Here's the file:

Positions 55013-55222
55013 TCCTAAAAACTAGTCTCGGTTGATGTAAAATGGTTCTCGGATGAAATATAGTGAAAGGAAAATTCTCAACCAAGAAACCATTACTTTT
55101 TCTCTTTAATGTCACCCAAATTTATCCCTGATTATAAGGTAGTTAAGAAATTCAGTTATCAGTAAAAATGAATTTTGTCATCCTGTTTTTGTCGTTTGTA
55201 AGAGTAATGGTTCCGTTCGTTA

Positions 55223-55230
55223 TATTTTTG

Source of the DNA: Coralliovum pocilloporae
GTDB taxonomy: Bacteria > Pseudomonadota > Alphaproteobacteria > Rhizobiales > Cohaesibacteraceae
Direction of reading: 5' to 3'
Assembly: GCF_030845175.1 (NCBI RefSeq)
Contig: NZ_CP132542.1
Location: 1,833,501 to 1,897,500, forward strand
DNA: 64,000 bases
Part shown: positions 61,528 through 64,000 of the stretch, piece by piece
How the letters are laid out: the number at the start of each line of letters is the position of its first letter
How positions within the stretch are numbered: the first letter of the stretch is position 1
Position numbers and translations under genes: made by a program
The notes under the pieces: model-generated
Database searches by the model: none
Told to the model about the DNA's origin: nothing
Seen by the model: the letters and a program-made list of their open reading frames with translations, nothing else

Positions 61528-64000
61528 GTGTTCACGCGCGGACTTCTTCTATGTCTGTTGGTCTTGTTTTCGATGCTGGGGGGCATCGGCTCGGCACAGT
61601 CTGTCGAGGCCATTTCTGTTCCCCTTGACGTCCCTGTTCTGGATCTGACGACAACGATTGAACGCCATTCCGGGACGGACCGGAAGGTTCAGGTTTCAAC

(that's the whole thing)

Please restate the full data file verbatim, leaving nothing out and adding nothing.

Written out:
Positions 55013-55222
55013 TCCTAAAAACTAGTCTCGGTTGATGTAAAATGGTTCTCGGATGAAATATAGTGAAAGGAAAATTCTCAACCAAGAAACCATTACTTTT
55101 TCTCTTTAATGTCACCCAAATTTATCCCTGATTATAAGGTAGTTAAGAAATTCAGTTATCAGTAAAAATGAATTTTGTCATCCTGTTTTTGTCGTTTGTA
55201 AGAGTAATGGTTCCGTTCGTTA

Positions 55223-55230
55223 TATTTTTG

Source of the DNA: Coralliovum pocilloporae
GTDB taxonomy: Bacteria > Pseudomonadota > Alphaproteobacteria > Rhizobiales > Cohaesibacteraceae
Direction of reading: 5' to 3'
Assembly: GCF_030845175.1 (NCBI RefSeq)
Contig: NZ_CP132542.1
Location: 1,833,501 to 1,897,500, forward strand
DNA: 64,000 bases
Part shown: positions 61,528 through 64,000 of the stretch, piece by piece
How the letters are laid out: the number at the start of each line of letters is the position of its first letter
How positions within the stretch are numbered: the first letter of the stretch is position 1
Position numbers and translations under genes: made by a program
The notes under the pieces: model-generated
Database searches by the model: none
Told to the model about the DNA's origin: nothing
Seen by the model: the letters and a program-made list of their open reading frames with translations, nothing else

Positions 61528-64000
61528 GTGTTCACGCGCGGACTTCTTCTATGTCTGTTGGTCTTGTTTTCGATGCTGGGGGGCATCGGCTCGGCACAGT
61601 CTGTCGAGGCCATTTCTGTTCCCCTTGACGTCCCTGTTCTGGATCTGACGACAACGATTGAACGCCATTCCGGGACGGACCGGAAGGTTCAGGTTTCAAC